Staying Alive

The absurdity is beyond irony. In a country obsessed with “proactive” health, screenings and tests; a country where celebrity figures urge everyone to “fight” this or that cancer with mammograms or colonoscopies or PSA tests; a country that spends over 16% of GDP on health care and still has the poorest health outcomes of any developed country, one of the biggest threats to health is an amendment to a 300-year-old document professing the right to “bear arms”.

Originating in a different time and frame of mind, the American constitution was a masterpiece of hope and imagination; that “well armed militia” (bearing aforesaid arms) and hope, all that stood between a young country and its colonial past.

Today, in the age of iPads and wifi, environmental change and globalization, it all seems so sad and silly. Particularly in the wake of the tragedy in Tucson a few weeks ago, where a Congresswoman and many others were wounded and six people died.

In terms of health it seems to me that that the United States would do well to stop its preoccupation with political rhetoric (not to mention those colonoscopies) and – for five minutes – consider whether the number of guns in circulation might, just might, have something to do with the incident.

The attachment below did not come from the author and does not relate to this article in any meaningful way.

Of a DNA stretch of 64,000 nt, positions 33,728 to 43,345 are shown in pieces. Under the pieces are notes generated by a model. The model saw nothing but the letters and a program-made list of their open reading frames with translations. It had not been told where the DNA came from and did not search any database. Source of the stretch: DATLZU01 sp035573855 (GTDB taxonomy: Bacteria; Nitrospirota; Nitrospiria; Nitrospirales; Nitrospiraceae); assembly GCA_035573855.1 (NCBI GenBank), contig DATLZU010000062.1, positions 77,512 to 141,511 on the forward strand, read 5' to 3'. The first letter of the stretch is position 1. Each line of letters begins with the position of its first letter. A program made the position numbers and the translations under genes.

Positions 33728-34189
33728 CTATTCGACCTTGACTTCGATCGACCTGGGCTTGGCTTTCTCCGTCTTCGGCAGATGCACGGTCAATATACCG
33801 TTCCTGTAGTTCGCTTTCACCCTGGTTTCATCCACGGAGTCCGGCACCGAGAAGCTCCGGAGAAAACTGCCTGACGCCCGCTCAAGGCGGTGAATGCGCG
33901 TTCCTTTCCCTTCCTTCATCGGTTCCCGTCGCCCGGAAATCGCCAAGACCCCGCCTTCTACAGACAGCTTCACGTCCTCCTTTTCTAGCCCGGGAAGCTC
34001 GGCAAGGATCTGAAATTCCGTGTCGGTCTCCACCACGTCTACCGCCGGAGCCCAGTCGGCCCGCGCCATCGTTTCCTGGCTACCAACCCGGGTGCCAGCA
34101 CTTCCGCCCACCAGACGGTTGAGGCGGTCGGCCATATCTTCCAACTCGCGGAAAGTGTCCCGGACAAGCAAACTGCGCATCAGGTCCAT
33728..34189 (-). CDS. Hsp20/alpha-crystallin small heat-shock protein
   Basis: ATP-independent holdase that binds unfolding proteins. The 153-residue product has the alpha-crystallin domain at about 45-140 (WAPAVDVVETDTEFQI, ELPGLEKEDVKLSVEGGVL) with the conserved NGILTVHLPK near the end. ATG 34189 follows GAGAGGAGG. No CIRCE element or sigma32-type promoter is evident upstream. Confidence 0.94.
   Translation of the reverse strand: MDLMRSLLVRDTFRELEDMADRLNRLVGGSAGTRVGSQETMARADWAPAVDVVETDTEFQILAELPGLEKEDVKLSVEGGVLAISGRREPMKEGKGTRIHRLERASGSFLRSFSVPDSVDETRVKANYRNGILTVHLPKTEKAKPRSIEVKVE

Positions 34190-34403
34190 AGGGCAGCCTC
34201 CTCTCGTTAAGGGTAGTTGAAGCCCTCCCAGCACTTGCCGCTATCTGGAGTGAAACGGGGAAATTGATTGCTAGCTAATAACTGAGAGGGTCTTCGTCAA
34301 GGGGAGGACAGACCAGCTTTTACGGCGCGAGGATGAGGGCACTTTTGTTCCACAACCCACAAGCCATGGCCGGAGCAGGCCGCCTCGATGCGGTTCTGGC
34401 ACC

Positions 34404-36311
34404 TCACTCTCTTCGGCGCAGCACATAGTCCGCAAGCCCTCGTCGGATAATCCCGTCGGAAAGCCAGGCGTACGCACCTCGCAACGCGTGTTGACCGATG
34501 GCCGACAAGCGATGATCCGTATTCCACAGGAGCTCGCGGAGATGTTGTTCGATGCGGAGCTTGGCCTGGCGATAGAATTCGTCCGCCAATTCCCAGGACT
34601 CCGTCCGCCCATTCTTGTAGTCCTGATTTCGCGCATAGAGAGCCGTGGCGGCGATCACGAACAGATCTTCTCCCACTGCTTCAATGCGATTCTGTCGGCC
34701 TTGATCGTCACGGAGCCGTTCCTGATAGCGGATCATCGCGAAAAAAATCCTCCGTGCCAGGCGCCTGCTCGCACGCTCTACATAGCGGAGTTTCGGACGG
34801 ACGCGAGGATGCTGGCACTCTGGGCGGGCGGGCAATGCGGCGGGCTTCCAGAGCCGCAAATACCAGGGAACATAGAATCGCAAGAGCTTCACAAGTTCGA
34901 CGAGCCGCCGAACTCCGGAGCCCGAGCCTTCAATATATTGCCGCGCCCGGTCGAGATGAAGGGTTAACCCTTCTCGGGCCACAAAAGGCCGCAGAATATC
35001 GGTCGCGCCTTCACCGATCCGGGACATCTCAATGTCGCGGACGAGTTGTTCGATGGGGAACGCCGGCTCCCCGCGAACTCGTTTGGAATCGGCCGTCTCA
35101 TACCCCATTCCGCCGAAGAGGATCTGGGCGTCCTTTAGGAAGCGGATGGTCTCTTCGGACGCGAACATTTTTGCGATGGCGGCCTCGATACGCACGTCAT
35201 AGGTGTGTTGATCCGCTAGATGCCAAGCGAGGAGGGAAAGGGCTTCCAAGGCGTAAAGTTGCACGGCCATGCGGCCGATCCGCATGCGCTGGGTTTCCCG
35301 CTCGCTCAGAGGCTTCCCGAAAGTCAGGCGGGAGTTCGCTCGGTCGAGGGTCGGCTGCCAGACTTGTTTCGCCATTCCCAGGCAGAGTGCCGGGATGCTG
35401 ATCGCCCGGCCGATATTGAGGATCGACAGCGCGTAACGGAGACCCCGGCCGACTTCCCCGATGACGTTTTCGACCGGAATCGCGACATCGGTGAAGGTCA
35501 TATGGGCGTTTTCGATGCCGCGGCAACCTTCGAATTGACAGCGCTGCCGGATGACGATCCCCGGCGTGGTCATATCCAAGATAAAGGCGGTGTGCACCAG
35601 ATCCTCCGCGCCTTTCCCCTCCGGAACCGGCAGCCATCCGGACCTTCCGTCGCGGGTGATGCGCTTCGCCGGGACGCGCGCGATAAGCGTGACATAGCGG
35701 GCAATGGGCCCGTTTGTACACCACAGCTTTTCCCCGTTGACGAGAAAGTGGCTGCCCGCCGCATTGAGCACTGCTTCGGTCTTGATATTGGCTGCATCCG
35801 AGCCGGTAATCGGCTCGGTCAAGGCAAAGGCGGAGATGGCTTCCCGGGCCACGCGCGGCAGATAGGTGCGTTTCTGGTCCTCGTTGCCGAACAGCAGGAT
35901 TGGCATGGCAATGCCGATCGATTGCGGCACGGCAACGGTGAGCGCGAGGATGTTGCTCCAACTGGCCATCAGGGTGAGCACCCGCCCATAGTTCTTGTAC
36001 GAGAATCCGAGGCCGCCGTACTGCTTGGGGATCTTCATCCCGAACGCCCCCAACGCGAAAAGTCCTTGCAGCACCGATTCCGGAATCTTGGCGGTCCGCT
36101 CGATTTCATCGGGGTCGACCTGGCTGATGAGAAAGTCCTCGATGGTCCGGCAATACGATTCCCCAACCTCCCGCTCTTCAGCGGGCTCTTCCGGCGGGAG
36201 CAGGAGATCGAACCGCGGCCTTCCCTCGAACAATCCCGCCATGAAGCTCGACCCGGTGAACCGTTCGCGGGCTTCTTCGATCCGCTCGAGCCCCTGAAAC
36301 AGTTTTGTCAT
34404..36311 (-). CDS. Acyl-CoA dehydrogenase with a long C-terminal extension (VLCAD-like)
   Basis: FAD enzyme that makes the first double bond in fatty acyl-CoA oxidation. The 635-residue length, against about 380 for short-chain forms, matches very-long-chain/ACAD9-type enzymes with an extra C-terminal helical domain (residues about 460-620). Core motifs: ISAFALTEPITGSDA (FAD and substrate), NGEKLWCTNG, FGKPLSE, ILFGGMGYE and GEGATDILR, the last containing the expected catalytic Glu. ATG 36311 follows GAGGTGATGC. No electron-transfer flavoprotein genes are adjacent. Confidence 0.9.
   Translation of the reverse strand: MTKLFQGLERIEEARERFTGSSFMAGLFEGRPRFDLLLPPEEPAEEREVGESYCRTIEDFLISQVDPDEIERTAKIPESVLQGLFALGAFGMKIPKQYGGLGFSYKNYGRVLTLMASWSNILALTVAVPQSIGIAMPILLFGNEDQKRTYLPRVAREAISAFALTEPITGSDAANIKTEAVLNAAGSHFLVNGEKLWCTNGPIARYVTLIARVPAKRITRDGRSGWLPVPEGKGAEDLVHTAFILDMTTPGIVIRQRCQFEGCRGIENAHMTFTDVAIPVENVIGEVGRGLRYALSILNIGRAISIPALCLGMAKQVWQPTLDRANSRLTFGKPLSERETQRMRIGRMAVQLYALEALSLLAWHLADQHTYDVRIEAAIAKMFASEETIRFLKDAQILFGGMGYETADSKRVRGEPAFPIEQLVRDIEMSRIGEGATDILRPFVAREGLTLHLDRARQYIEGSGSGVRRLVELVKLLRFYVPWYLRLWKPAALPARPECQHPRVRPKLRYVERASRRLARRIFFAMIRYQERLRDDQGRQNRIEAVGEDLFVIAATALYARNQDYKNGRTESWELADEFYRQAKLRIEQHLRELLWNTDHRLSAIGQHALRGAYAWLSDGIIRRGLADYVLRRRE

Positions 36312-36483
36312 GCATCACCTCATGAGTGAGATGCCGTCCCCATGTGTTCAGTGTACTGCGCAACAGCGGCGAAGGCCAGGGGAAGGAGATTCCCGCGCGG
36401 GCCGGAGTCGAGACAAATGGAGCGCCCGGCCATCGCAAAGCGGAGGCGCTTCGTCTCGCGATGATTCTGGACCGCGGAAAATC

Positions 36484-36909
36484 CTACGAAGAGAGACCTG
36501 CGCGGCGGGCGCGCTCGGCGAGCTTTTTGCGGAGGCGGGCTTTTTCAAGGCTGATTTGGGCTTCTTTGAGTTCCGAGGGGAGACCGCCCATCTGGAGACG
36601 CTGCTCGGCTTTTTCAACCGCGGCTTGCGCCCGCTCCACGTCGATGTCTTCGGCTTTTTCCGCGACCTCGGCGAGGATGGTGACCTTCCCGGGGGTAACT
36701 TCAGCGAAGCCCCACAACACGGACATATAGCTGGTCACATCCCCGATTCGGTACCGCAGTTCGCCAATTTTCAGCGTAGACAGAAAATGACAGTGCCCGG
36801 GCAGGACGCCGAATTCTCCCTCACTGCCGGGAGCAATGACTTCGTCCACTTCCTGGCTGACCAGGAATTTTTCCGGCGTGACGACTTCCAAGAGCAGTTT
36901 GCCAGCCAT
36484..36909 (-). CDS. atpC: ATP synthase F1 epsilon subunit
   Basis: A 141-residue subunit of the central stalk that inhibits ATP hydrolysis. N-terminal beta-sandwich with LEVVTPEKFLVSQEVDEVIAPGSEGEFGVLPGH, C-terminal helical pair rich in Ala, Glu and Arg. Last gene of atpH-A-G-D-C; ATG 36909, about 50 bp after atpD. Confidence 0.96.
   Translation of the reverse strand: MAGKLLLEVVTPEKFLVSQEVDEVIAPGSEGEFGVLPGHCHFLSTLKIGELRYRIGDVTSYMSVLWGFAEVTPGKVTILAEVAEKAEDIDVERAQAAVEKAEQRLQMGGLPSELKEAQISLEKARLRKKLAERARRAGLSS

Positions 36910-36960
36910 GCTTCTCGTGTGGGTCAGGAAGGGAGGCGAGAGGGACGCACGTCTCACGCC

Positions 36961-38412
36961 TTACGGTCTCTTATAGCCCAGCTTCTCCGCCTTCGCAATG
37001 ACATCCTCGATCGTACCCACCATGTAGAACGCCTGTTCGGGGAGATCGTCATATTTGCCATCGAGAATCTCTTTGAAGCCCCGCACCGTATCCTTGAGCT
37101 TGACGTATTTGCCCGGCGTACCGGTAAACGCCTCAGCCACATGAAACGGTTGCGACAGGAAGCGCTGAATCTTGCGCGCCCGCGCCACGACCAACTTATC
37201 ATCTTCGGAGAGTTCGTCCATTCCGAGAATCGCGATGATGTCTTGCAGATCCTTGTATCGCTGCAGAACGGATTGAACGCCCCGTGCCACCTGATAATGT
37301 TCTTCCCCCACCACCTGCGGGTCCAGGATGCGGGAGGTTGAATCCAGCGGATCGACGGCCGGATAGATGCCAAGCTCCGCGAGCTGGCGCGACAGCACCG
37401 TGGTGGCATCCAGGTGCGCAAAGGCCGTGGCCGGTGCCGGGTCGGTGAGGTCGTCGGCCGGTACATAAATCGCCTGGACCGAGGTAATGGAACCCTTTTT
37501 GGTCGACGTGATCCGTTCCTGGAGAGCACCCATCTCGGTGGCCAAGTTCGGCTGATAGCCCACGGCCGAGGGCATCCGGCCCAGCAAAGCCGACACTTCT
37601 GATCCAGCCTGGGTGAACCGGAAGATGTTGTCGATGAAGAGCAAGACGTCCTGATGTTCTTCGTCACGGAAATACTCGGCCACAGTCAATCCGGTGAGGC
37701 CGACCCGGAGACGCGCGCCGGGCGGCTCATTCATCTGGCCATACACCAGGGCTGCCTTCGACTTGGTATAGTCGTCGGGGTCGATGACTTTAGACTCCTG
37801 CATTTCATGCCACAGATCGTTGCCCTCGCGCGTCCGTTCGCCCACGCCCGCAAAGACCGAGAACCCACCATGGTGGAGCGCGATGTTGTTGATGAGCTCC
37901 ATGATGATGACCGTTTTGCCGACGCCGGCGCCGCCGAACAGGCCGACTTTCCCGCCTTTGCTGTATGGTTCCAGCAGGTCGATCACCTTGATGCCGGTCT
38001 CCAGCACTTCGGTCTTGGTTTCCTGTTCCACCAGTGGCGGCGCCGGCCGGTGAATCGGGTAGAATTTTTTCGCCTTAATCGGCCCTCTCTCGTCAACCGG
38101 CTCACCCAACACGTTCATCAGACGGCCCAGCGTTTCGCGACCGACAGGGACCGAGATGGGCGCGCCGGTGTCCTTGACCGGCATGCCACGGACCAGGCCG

bang bang, you’re dead (the healthiest corpse I’ve ever seen)

As the Economist put it:  (January 15, 2011 print edition, here)

“Opportunists who seek to gain political advantage by blaming the shootings on words would do America better service if they focused on bullets. In no other country could any civilian, let alone a deranged one, legally get his hands on a Glock semi automatic. Even in America, the extended 31-shot magazine that Mr. Loughner used was banned until 2004. As the Brady Centre, established after the Reagan shooting to commemorate one of its victims, has noted, more Americans were killed by guns in the 18 years between 1979 and 1997 than died in all of America’s foreign wars since its independence from. Around 30,000 people a year are killed by one of the almost 300m guns in America – almost one for every citizen. Those deaths are not just murders and suicides: some are accidents, often involving children. The tragedy is that gun control is moving in the wrong direction….”

I couldn’t have said it better myself.